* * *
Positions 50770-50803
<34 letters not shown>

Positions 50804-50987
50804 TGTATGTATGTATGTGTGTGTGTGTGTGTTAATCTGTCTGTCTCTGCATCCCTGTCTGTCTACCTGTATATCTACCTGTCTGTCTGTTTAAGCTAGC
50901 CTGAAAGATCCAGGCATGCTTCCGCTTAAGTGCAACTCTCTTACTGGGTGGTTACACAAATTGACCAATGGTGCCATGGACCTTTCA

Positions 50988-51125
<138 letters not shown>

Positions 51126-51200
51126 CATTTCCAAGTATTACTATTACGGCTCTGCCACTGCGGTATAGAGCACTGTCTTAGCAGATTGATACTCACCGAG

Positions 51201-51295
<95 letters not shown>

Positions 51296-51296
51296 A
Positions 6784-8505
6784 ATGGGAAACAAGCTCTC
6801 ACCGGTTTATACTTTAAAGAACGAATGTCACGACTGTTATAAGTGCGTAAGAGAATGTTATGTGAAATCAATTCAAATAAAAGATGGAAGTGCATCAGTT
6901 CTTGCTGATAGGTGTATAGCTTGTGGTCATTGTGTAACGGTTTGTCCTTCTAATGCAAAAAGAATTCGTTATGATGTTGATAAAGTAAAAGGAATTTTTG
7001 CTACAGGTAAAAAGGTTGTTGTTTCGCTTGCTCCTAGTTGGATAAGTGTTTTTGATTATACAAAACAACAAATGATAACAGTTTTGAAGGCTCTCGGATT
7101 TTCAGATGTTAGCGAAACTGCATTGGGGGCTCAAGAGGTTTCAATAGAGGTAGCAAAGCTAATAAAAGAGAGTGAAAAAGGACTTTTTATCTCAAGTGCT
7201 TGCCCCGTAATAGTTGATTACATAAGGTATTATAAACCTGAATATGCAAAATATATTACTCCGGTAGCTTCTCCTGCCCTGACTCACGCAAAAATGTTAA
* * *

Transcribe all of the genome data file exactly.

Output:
Positions 50770-50803
<34 letters not shown>

Positions 50804-50987
50804 TGTATGTATGTATGTGTGTGTGTGTGTGTTAATCTGTCTGTCTCTGCATCCCTGTCTGTCTACCTGTATATCTACCTGTCTGTCTGTTTAAGCTAGC
50901 CTGAAAGATCCAGGCATGCTTCCGCTTAAGTGCAACTCTCTTACTGGGTGGTTACACAAATTGACCAATGGTGCCATGGACCTTTCA

Positions 50988-51125
<138 letters not shown>

Positions 51126-51200
51126 CATTTCCAAGTATTACTATTACGGCTCTGCCACTGCGGTATAGAGCACTGTCTTAGCAGATTGATACTCACCGAG

Positions 51201-51295
<95 letters not shown>

Positions 51296-51296
51296 A
Positions 6784-8505
6784 ATGGGAAACAAGCTCTC
6801 ACCGGTTTATACTTTAAAGAACGAATGTCACGACTGTTATAAGTGCGTAAGAGAATGTTATGTGAAATCAATTCAAATAAAAGATGGAAGTGCATCAGTT
6901 CTTGCTGATAGGTGTATAGCTTGTGGTCATTGTGTAACGGTTTGTCCTTCTAATGCAAAAAGAATTCGTTATGATGTTGATAAAGTAAAAGGAATTTTTG
7001 CTACAGGTAAAAAGGTTGTTGTTTCGCTTGCTCCTAGTTGGATAAGTGTTTTTGATTATACAAAACAACAAATGATAACAGTTTTGAAGGCTCTCGGATT
7101 TTCAGATGTTAGCGAAACTGCATTGGGGGCTCAAGAGGTTTCAATAGAGGTAGCAAAGCTAATAAAAGAGAGTGAAAAAGGACTTTTTATCTCAAGTGCT
7201 TGCCCCGTAATAGTTGATTACATAAGGTATTATAAACCTGAATATGCAAAATATATTACTCCGGTAGCTTCTCCTGCCCTGACTCACGCAAAAATGTTAA